It’s no news at this point to say that technology is transforming photography in unpredictable ways. By now, in fact, it's hard enough just to try to keep track of every new variation on how this is happening. So here are two recent examples of technology as photographer.
The first is a site called Styleblaster. Basically, its creators have set up a camera on Bedford in Williamsburg that snaps images of everyone who walks by. This is postioned as a “live fashion blog, documenting the style of today.” You’re supposed to click on a top hat icon if you judge a specific pedestrian “stylin’.”
An “about” page offers a more long-winded explanation, in language so silly that I suppose it could be a parody. “We believe this service fills a need for live fashion information .... It will quickly become a destination for New York City peacocks to traipse by and show off what makes the neighborhood hop.”
In other words, the line from Bill Cunningham to the The Sartorialist may as well proceed to a 24-hour automated system. The obvious voyeuristic element here has not gone unnoticed, and the project has also been considered as “Hipster Creepshots.”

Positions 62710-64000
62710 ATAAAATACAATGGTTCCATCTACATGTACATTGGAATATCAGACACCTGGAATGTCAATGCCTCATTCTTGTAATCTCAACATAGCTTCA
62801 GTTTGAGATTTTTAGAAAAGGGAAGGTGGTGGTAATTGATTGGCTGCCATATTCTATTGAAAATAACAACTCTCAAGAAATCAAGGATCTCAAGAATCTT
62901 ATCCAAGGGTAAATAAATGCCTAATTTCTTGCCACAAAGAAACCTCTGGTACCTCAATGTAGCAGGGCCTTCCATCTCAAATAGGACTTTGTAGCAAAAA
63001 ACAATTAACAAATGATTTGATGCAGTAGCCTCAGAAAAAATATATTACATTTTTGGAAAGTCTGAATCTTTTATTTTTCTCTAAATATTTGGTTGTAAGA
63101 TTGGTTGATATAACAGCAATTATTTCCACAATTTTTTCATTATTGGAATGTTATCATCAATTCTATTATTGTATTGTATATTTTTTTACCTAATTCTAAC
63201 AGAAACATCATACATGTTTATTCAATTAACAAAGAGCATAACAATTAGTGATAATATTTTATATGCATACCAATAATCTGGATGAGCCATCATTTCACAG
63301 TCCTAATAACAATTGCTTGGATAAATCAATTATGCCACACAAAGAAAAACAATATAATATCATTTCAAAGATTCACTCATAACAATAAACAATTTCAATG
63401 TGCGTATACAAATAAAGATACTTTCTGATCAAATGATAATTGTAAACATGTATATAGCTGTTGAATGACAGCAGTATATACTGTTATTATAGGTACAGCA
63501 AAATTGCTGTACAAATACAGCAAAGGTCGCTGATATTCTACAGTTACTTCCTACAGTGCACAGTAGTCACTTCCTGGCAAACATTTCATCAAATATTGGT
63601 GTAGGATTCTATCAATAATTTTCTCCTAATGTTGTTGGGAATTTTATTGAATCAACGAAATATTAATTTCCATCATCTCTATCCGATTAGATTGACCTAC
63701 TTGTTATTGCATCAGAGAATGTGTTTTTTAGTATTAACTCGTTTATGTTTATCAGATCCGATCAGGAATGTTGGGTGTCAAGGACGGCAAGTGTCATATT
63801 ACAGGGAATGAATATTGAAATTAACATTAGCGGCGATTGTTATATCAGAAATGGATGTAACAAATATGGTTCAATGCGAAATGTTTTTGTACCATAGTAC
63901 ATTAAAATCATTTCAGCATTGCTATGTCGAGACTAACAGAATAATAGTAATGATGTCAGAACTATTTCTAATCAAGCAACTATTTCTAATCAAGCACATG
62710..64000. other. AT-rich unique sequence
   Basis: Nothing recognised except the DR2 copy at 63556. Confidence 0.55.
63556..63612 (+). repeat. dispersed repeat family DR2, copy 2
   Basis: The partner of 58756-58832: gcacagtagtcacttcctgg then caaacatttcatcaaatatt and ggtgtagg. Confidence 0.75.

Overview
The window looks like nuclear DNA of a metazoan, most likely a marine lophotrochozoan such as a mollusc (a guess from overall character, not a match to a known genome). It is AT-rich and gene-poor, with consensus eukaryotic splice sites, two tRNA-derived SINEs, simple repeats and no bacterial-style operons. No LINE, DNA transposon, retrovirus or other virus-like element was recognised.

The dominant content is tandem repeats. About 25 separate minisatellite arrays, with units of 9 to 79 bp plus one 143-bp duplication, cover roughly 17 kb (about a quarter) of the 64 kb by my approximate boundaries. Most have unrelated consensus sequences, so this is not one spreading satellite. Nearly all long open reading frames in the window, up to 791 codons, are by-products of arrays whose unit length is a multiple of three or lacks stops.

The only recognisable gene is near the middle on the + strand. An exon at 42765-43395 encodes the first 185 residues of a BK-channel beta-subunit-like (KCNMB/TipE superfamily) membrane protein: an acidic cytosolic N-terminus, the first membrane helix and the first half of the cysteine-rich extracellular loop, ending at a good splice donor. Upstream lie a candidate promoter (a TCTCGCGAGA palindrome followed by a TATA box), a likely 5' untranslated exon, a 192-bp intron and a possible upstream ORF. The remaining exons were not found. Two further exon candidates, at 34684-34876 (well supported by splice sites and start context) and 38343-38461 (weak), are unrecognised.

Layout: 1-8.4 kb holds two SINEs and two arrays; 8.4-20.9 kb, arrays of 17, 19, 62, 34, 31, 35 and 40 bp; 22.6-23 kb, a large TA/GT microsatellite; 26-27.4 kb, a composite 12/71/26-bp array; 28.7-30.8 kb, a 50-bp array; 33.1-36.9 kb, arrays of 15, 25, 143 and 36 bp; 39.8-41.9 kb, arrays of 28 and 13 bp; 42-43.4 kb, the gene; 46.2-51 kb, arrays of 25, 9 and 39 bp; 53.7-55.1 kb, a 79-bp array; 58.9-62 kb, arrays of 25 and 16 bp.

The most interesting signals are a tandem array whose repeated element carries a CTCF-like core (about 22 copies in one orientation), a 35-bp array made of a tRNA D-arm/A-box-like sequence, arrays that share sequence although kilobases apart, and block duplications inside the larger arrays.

If you don’t want to “show off” your personal style, let alone subject it to the judgment of an abstract audience, you can (for now) simply avoid that corner. But if you just can’t stand having your picture taken, you may not be excited to learn about this thing:
The Memoto is a clip-on device that automatically takes pictures every 30 seconds of whatever is in front of it — an example of a “lifelogging” tool that aims to make efforts (like Gordon Bell’s) to document something close to the totality of a person's existence. (Petapixel’s post on the Memoto notes the existence of a similar tool, the Autographer.) What’s relevant here isn’t whether you’d ever use this sort of thing, but whether you might find yourself having lunch with, or simply standing in random proximity to, someone who does.
Perhaps we’re all getting used to the (potentially) surveiled life, or maybe it’s nothing new. But both of these instances follow Google Street View, security cameras, and drones into the category of system-as-photographer.
This isn’t just prevalent, it’s influential. Increasingly, picture-taking people behave like systems: Capture tons of images, upload them all, expect that plenty will be seen no more, and quite possibly less, than once. The cloud is a contact sheet.